CEO of Air France-KLM Ben Smith has confirmed plans to fully integrate the Hop! brand into Air France. The airline will become a regional feeder for Air France, rebranded in line with the main airline. Smith is targeting a shrink of around 50% for Hop!, which will see it emerge as an all-Embraer airline.
An all-Embraer Air France brand
Air France-owned regional airline Hop! has had mixed success as a standalone operator. It’s distinct branding and separate marketing and operations led to inefficiency in the Air France Portfolio, something that the new boss at the group is keen to iron out.
Speaking at this week’s Routes Reconnected, CEO of Air France-KLM Ben Smith explained the position with Hop!. He said,
“For Hop!, we’ve shrunk it by 50%. It’s going to be at Roissy, CDG, and it’s got a sort of mini-hub at Lyon.
“Hop will become an all-Embraer fleet around those two cities or those two airports. We’re removing the brand, so it’s basically like most regional operators’ airlines; it will be Air France operated by Hop!”
While the rebrand is no big surprise, the news that it will become an all-Embraer fleet is new. Right now, the airline operates a mix of Bombardier and Embraer aircraft, with 25 CRJs and 45 ERJs. The CRJ-700s are aging, averaging 16.5 years across the fleet. However, many of the CRJ-1000s are still quite young, most under 10 years of age.
Also aging is its fleet of ERJ-145s. These 13 aircraft are all over 15 years old, with some as old as 23. Since being grounded earlier this year, none has flown for Hop!. With Smith talking about a 50% shrink, he’s got to be targeting 35 or so aircraft for Hop!. This may well mean only the E-170 and E-190 will stay; perhaps we could even see an order for the reimagined E2 jets in future as well.
Simplifying and boosting efficiency
Smith talked at length about his plans for the main Air France brand, as well as for Transavia and Hop! during the interview. Since his arrival at Air France-KLM in 2018, Smith has been on a mission to drive down the inefficiencies at both airlines, and to streamline every element of its operation.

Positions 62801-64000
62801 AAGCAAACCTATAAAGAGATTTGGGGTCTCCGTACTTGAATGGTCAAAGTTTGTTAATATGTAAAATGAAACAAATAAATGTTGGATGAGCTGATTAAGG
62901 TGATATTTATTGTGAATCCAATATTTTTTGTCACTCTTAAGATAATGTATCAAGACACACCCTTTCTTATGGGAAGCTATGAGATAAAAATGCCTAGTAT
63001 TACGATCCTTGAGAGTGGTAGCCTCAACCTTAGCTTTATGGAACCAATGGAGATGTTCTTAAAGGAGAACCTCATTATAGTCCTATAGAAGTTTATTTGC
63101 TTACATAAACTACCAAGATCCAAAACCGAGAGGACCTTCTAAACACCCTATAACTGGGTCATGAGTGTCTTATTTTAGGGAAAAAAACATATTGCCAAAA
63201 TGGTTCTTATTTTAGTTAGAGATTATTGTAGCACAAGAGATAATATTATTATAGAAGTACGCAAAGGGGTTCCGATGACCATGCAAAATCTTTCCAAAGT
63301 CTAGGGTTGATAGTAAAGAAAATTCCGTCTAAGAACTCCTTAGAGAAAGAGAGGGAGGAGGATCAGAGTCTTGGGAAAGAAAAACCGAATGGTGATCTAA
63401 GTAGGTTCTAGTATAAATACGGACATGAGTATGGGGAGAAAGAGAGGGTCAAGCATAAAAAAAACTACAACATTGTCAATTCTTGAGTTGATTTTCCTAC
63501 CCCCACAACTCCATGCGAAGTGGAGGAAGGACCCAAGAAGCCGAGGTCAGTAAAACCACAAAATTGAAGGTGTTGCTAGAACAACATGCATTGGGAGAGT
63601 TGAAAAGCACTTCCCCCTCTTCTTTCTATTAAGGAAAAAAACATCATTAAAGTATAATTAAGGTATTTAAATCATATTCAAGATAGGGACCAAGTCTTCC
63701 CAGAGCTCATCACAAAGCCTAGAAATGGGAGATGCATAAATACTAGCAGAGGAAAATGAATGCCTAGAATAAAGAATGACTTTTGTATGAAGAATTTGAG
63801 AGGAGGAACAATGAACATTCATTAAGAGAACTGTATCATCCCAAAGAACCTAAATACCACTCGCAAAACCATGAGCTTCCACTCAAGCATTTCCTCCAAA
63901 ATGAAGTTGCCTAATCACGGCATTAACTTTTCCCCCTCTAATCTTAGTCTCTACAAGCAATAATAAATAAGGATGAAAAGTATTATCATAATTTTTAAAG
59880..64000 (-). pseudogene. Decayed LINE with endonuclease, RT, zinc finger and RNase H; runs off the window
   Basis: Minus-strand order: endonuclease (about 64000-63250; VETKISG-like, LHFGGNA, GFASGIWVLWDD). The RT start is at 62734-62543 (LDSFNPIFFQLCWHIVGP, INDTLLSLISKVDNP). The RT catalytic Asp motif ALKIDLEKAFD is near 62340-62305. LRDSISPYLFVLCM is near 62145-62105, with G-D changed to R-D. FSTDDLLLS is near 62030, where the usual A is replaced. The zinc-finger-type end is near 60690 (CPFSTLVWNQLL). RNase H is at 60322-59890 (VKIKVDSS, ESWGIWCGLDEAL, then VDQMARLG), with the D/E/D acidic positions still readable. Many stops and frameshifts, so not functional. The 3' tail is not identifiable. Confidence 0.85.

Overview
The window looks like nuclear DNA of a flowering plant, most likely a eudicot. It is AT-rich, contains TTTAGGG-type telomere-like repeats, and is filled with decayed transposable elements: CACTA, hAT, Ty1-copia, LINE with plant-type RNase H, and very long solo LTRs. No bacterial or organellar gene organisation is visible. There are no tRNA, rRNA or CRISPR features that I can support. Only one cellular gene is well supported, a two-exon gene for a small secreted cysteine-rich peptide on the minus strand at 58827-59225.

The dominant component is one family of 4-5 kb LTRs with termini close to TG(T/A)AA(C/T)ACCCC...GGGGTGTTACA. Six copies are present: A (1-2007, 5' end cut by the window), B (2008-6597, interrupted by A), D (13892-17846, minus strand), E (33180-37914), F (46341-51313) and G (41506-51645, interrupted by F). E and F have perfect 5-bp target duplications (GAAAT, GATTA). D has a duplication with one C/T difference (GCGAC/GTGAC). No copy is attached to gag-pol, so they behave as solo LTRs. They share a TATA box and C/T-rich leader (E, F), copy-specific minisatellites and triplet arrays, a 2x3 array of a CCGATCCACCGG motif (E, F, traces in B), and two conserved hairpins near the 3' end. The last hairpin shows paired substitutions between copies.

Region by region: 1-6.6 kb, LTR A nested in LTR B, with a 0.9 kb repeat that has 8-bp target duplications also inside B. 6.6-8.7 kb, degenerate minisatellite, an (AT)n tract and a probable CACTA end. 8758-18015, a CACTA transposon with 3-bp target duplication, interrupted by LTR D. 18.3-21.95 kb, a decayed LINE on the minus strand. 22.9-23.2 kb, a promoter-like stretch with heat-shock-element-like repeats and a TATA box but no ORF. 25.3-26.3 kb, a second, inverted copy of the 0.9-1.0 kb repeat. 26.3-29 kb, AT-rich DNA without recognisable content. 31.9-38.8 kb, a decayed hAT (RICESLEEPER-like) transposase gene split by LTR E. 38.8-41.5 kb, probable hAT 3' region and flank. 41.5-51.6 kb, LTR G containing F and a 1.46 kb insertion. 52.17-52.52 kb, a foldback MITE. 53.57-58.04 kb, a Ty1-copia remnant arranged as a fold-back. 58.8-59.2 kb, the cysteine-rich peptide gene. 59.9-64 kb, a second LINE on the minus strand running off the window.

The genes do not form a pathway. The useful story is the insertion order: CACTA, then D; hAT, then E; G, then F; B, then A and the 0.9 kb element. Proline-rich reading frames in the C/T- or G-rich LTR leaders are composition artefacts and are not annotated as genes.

We’ve already seen the impact of this in a number of moves. Closing down Joon made sense to Smith, because it was really just replicating the work of Air France to no benefit of the business. The downturn in demand gave him his window of opportunity to get shot of the A380s, leaving future large-capacity widebody operations focused on the more efficient A350 and Boeing 777.
Bringing Hop! into the Air France family more closely is simply an extension of everything else he’s been doing. It’s not driven by the pandemic, but has certainly become more urgent. He talked about the inefficiencies of running Hop as a separate entity, saying,
“Hop! was actually marketed separately. It had its own revenue management system, it had its own scheduling depot, and then it would codeshare with Air France. So it’s really going to be a regional feeder carrier.”
In the US, having regional feeders for big airlines at their hubs is normal. Look at American Eagle or Delta Connect, operated by other airlines but with a greater alignment of operations and branding. For Air France, it’s about time – KLM has had Cityhopper for many years, and now both Air France and Hop! will benefit from a similar degree of integration.